“Our prime minister, Giuseppe Conte, is doing a great job. I am thanking God every single day for him and I am wishing all the best for him and his team. As of right now I am typing out this to you and I am beginning to cry.

“Today my best friend Nicoleta asked me, "How you're feeling as an Italian about this?" and I swear all I wanted to do was bust out crying but I couldn't let my daughter see me like this.”

Pezone explained all of the measures the Italian Government has implemented, including financial aids for the residents to help get them through the crisis. But everyone is strictly forbidden to move around the country without a valid reason, and will be jailed or fined if caught doing otherwise. They will be issued with a criminal record.

“I have to be honest, I never thought this could happen to my country,” she said. “My heart is broken. We Italians are very attached to our country and to our roots. We have a strong deep culture. My heart is broken. When my daughter sleeps, I let my self go and just cry. I don’t know if we will get back up. There’s a lot of panic in Italy. I mean we will beat the virus but I don’t know if our economy will get back up. This is my country and it hurts. La Bella Italia...”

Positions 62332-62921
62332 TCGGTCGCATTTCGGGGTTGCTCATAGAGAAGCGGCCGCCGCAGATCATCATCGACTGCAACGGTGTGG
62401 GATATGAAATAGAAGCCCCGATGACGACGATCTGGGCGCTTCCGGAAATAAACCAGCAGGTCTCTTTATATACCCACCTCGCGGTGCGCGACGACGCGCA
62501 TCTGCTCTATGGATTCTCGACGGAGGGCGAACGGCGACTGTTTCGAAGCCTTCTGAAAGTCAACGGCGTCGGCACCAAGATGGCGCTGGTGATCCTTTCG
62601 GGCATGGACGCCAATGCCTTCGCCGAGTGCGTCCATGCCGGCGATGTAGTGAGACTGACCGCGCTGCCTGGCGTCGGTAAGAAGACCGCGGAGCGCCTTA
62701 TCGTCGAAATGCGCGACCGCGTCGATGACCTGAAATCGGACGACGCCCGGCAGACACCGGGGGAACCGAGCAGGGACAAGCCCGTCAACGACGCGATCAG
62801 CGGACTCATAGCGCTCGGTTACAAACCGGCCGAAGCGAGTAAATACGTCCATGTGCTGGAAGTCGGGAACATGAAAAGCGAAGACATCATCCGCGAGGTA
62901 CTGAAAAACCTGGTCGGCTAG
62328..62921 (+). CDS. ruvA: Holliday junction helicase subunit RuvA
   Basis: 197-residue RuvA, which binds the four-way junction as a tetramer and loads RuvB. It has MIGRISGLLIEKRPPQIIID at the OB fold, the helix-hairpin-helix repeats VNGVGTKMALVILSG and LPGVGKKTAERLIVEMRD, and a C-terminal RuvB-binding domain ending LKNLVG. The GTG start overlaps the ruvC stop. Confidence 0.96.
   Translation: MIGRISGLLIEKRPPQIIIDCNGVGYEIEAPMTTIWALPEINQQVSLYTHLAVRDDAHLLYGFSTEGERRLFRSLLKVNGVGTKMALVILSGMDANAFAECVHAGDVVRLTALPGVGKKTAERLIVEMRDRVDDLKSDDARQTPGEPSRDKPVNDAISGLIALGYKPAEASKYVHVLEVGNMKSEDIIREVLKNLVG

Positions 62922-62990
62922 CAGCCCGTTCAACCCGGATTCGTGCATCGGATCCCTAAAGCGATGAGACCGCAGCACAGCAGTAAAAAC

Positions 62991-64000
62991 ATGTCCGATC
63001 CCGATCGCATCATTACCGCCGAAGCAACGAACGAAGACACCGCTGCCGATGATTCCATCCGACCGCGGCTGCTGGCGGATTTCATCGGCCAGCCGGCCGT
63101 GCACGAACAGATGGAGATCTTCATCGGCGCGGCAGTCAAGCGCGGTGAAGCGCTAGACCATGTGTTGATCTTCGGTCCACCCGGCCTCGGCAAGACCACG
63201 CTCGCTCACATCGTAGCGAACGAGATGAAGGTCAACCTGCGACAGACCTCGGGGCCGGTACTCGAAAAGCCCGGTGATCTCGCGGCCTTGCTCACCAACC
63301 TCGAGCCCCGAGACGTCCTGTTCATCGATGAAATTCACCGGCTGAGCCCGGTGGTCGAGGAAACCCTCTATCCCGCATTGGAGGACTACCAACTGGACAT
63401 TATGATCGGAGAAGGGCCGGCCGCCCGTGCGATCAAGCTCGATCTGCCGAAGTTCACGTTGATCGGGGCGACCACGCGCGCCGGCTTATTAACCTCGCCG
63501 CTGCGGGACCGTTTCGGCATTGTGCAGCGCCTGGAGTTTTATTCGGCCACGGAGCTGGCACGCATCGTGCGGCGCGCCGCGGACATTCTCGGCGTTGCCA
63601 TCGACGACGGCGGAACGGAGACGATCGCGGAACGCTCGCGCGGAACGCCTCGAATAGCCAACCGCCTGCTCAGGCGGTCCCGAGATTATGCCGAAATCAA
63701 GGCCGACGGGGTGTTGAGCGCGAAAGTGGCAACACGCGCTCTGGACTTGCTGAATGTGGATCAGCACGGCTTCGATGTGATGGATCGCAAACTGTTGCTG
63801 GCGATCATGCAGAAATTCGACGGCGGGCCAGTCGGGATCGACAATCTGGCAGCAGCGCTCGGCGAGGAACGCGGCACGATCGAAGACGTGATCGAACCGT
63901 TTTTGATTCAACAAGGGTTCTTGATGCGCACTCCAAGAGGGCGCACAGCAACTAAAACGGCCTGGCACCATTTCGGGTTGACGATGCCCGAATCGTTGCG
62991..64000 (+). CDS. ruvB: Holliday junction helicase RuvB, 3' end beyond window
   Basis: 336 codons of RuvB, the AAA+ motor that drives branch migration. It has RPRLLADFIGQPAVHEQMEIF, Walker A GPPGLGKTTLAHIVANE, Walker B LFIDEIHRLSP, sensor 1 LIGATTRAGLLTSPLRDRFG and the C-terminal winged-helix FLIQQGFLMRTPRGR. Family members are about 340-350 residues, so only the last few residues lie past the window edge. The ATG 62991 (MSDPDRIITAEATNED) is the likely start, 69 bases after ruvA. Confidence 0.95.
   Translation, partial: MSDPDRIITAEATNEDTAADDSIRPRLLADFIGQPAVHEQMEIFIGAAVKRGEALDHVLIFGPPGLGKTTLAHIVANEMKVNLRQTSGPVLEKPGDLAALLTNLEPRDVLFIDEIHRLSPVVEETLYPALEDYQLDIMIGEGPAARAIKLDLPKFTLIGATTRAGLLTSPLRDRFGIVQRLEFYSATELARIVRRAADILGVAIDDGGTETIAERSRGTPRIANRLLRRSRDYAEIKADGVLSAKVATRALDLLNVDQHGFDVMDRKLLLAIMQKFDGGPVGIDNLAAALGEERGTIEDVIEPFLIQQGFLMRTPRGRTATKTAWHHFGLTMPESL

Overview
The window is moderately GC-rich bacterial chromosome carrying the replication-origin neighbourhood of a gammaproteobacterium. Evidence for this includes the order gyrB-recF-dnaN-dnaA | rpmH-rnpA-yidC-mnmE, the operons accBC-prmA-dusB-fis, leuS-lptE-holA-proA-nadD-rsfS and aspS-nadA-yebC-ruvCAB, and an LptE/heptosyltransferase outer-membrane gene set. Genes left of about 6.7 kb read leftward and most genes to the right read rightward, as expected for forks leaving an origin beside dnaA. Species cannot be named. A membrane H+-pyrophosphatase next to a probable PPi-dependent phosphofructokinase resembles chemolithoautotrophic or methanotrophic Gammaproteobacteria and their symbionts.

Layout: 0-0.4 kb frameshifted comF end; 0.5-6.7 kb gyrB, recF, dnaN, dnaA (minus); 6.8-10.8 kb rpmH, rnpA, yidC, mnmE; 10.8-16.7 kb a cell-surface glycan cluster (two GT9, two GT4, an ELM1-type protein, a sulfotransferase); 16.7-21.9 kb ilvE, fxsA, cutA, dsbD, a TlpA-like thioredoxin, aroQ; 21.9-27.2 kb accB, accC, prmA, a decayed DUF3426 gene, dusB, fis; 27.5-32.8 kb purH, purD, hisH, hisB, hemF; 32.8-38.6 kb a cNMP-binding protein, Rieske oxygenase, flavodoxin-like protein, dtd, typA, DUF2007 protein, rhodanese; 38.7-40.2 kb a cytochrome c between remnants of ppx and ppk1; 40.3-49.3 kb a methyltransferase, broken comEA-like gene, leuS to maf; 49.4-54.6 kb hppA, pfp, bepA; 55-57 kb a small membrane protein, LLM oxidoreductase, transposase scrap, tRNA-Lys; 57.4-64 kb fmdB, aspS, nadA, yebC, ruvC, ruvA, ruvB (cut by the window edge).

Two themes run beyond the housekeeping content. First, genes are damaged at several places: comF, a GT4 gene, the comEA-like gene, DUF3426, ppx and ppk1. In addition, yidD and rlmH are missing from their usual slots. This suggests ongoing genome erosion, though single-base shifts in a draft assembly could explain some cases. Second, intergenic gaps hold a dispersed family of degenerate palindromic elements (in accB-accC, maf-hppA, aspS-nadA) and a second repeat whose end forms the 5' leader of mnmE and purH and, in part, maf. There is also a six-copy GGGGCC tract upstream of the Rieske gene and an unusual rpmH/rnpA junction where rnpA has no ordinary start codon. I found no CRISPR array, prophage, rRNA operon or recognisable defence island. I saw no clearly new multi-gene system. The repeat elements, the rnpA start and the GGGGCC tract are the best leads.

Before closing she shared a heart-breaking story of a 49-year-old Italian woman who had fallen ill for a week and was deceased in her home. The family desperately implored for help, first for an ambulance to transport the woman to hospital, with no success. Then, after her death, to have the body removed and be given a proper burial. In frustration, 24 hours after she passed, having received no responses to his pleas for help, the woman’s brother posted a YouTube video with his sister lying deceased in the background, which subsequently went viral. Finally a funeral home arrived and removed the body, placing it in a zinc casket. She tested positive for COVID-19 as did her family members who remain in quarantine.

An update on March 15 reported that Italy now has 24,747 cases and 1,809 deaths, and the virus is showing no signs of slowing down. Italy remains the second most heavily affected country after China, where the illness first emerged.